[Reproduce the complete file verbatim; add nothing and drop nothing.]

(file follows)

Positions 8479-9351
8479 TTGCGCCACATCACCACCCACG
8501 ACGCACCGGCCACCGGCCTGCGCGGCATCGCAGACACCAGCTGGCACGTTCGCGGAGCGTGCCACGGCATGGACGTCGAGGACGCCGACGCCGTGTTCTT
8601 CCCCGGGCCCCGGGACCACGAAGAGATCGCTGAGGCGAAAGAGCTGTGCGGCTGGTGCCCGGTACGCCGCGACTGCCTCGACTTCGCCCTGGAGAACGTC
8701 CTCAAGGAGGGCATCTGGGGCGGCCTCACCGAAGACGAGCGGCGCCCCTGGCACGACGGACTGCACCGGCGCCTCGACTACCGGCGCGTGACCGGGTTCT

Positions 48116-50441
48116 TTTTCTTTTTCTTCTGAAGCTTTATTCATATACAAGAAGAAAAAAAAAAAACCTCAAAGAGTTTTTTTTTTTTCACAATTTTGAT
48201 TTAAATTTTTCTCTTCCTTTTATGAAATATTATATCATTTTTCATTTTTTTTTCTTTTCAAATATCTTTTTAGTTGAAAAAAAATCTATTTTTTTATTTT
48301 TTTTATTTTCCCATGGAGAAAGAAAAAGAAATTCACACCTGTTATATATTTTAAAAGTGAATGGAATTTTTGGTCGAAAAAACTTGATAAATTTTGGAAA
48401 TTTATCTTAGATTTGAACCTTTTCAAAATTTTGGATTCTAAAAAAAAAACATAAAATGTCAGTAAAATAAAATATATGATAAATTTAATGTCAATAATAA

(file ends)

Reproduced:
Positions 8479-9351
8479 TTGCGCCACATCACCACCCACG
8501 ACGCACCGGCCACCGGCCTGCGCGGCATCGCAGACACCAGCTGGCACGTTCGCGGAGCGTGCCACGGCATGGACGTCGAGGACGCCGACGCCGTGTTCTT
8601 CCCCGGGCCCCGGGACCACGAAGAGATCGCTGAGGCGAAAGAGCTGTGCGGCTGGTGCCCGGTACGCCGCGACTGCCTCGACTTCGCCCTGGAGAACGTC
8701 CTCAAGGAGGGCATCTGGGGCGGCCTCACCGAAGACGAGCGGCGCCCCTGGCACGACGGACTGCACCGGCGCCTCGACTACCGGCGCGTGACCGGGTTCT

Positions 48116-50441
48116 TTTTCTTTTTCTTCTGAAGCTTTATTCATATACAAGAAGAAAAAAAAAAAACCTCAAAGAGTTTTTTTTTTTTCACAATTTTGAT
48201 TTAAATTTTTCTCTTCCTTTTATGAAATATTATATCATTTTTCATTTTTTTTTCTTTTCAAATATCTTTTTAGTTGAAAAAAAATCTATTTTTTTATTTT
48301 TTTTATTTTCCCATGGAGAAAGAAAAAGAAATTCACACCTGTTATATATTTTAAAAGTGAATGGAATTTTTGGTCGAAAAAACTTGATAAATTTTGGAAA
48401 TTTATCTTAGATTTGAACCTTTTCAAAATTTTGGATTCTAAAAAAAAAACATAAAATGTCAGTAAAATAAAATATATGATAAATTTAATGTCAATAATAA